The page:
Good things to Good People?

fonzThis is a several part series on the question of how God treats good and bad people. Someone recently said to me that they wondered why good things were not happening in life, even though he had been a good person. Here is the first question:

Should good things happen for good people?

You may have heard the expression that God will give an answer, but it might be Yes, No or Later.

Yes. There is a general principal that good things follow natural choices. This is a matter of making wise choices.  For example, wearing your seat belt gives you a better chance to survive an accident.  So choosing to be honest, decent, fair, thoughtful and just should have good consequences.

Beyond that there is a personal principle, by this I refer to the promises of God to bless and reward.  For example, Deuteronomy 6:5, “…be careful to obey so that it may go well with you…”  This is the idea that the Lord actively rewards (or punishes) behavior, beyond the natural consequences of our choices.

No. However, there is also a recognition that “…time and chance happen to all…” as it says in Ecclesiastes 9:11.  That is to say, stuff happens that does not make sense to us.  These appear to be “chance” or “bad luck.”  We believe with our faith that God is in control, but we often see with our eyes things that do not fit what we think to be true.

This is a major point of the book of Job.  Job suffered great calamities and he did not know why they happened.  His friends said that since God rewards and punishes us for our actions, that Job must have done something unjust or offensive. They were wrong.  Their explanation was too simple and legalistic.  We learn from their example that we can not always know why bad things happen to good people, or good things happen to bad people.  God’s ways are mysterious to us.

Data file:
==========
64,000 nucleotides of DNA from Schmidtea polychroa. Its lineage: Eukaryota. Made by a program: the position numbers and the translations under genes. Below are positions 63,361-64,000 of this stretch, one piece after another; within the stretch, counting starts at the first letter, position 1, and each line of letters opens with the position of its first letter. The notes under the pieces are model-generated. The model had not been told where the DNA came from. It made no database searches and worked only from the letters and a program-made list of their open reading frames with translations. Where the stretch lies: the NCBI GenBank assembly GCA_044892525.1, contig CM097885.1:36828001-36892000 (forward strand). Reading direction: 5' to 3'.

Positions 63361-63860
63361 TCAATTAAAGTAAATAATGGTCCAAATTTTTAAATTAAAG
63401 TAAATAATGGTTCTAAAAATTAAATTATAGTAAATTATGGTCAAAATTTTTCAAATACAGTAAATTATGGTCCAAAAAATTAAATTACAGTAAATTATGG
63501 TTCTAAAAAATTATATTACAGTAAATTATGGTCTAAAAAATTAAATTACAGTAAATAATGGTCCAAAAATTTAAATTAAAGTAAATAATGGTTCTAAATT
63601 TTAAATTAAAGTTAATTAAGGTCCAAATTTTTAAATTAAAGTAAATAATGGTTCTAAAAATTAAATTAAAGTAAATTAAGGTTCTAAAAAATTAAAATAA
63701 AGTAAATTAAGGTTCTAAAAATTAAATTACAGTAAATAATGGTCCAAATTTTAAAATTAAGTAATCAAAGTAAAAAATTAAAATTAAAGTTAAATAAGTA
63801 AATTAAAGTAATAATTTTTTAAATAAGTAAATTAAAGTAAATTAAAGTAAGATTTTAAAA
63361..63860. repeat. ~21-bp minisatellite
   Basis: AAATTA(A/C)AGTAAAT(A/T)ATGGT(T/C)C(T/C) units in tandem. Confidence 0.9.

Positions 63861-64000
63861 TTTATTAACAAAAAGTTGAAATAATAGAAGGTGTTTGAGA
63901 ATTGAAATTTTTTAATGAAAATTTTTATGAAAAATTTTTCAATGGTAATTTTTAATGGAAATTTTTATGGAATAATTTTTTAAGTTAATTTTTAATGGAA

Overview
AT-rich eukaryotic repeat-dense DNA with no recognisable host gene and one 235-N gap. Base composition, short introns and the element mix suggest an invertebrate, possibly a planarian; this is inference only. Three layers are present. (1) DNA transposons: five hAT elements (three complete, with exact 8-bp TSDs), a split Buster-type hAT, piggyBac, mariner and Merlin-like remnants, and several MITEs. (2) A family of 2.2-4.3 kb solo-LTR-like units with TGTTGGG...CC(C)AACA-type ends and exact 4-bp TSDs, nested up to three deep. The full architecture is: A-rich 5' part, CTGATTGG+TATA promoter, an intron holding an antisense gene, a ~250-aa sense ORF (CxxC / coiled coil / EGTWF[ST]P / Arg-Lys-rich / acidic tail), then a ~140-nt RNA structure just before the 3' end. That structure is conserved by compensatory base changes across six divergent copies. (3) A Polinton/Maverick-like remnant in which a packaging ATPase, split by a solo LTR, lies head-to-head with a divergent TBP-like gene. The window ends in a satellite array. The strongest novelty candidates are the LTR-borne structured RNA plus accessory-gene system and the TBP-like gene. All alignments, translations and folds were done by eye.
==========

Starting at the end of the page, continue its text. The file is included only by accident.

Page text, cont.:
Later.  Some of the care and reward from God is in the present.  In the Lord’s Prayer, we pray “Give us this day our daily bread.”  The idea is that each day we are given what we need to get along.  Some of them come during our lives but we have to wait.  One example of that is the father of our faith, Abraham.  He was promised a land and descendants as numerous as the stars.  However, he did not own any of the promised land, except for a piece of land to bury his wife Rachel.  He did not have a son until he was nearly 100 years of age.  The the promises were true, but slow in coming.

Some of the rewards and punishments are reserved for the future.  There is a Hall of Fame for Faith in Hebrews 11.  We find some of the great people of the Bible listed there, such as Noah, Abraham, Joseph and Moses.  We also find un-named martyrs, who did not receive anything in this life:

36 Others suffered mocking and flogging, and even chains and imprisonment. 37 They were stoned, they were sawn in two, they were killed with the sword. They went about in skins of sheep and goats, destitute, afflicted, mistreated—38 of whom the world was not worthy—wandering about in deserts and mountains, and in dens and caves of the earth.

39 And all these, though commended through their faith, did not receive what was promised…

What we have as believers is Faith: That is a certainty about the character of God and the promises of God.  But Faith is not only what we see, it is most often what we can not see.